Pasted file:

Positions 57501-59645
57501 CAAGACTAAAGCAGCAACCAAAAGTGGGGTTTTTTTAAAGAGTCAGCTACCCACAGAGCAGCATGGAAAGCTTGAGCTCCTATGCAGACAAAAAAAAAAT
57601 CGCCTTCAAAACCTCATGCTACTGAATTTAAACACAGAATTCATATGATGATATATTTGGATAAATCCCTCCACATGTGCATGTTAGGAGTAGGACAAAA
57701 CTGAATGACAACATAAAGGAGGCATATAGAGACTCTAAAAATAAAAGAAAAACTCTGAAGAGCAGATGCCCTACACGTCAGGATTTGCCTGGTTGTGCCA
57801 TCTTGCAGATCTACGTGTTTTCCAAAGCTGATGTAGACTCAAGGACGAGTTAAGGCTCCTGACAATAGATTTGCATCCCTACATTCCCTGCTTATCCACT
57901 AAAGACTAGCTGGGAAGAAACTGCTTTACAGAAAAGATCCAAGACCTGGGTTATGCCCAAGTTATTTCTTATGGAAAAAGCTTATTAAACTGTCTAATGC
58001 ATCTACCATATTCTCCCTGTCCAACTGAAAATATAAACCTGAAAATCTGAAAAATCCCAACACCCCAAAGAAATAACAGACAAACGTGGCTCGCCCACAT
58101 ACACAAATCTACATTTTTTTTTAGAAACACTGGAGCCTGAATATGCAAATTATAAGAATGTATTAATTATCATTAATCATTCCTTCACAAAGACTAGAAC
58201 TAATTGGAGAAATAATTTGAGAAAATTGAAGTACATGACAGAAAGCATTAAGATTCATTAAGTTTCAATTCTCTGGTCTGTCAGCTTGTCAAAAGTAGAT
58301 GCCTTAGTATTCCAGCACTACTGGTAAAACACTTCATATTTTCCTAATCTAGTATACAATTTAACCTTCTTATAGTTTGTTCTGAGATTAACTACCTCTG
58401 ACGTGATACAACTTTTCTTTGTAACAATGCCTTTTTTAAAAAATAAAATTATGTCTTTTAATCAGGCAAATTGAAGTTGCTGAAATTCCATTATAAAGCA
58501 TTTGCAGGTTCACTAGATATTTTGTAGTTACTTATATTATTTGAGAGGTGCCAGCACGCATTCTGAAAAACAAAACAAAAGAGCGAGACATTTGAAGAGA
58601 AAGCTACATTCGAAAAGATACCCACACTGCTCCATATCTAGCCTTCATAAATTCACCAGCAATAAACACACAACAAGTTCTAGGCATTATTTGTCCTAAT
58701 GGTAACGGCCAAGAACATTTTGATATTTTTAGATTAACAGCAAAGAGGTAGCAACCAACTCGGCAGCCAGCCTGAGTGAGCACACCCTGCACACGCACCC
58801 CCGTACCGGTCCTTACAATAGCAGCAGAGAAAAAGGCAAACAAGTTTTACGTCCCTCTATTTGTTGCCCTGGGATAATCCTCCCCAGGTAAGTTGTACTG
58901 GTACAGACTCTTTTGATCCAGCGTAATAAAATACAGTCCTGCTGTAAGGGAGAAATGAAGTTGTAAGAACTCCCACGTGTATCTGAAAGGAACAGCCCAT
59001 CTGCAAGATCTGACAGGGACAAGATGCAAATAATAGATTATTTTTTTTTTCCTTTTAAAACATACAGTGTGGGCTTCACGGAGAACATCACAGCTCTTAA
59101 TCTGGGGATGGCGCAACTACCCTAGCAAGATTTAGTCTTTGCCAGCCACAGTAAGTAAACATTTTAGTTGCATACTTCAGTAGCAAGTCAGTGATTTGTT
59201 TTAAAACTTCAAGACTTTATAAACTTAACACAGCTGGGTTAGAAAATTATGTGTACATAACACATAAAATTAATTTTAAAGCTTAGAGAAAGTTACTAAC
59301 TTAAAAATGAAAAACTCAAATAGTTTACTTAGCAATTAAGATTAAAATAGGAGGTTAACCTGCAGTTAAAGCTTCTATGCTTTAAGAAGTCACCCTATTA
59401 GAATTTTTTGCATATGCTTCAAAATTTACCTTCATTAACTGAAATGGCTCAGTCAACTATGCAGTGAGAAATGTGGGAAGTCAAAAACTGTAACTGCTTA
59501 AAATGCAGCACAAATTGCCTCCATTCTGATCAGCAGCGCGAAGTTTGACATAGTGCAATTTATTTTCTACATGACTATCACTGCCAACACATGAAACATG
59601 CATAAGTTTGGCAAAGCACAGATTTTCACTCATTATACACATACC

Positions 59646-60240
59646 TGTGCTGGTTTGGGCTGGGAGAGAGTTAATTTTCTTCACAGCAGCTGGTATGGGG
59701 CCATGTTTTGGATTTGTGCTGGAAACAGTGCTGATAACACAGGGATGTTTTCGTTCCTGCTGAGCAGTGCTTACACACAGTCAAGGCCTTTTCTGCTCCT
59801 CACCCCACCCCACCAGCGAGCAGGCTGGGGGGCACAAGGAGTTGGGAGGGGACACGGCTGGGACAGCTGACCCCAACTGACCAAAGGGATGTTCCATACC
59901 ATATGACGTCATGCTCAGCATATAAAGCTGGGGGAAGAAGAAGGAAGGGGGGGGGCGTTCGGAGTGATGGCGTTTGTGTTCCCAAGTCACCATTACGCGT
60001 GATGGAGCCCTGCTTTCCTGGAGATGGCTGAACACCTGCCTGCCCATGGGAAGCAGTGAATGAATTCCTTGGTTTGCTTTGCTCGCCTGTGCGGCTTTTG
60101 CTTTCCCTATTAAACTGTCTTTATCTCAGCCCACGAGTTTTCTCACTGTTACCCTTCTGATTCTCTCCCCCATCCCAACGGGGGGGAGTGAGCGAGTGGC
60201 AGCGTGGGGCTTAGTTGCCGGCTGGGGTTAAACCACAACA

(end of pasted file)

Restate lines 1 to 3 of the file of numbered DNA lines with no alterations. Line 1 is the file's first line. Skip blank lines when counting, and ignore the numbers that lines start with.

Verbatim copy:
Positions 57501-59645
57501 CAAGACTAAAGCAGCAACCAAAAGTGGGGTTTTTTTAAAGAGTCAGCTACCCACAGAGCAGCATGGAAAGCTTGAGCTCCTATGCAGACAAAAAAAAAAT
57601 CGCCTTCAAAACCTCATGCTACTGAATTTAAACACAGAATTCATATGATGATATATTTGGATAAATCCCTCCACATGTGCATGTTAGGAGTAGGACAAAA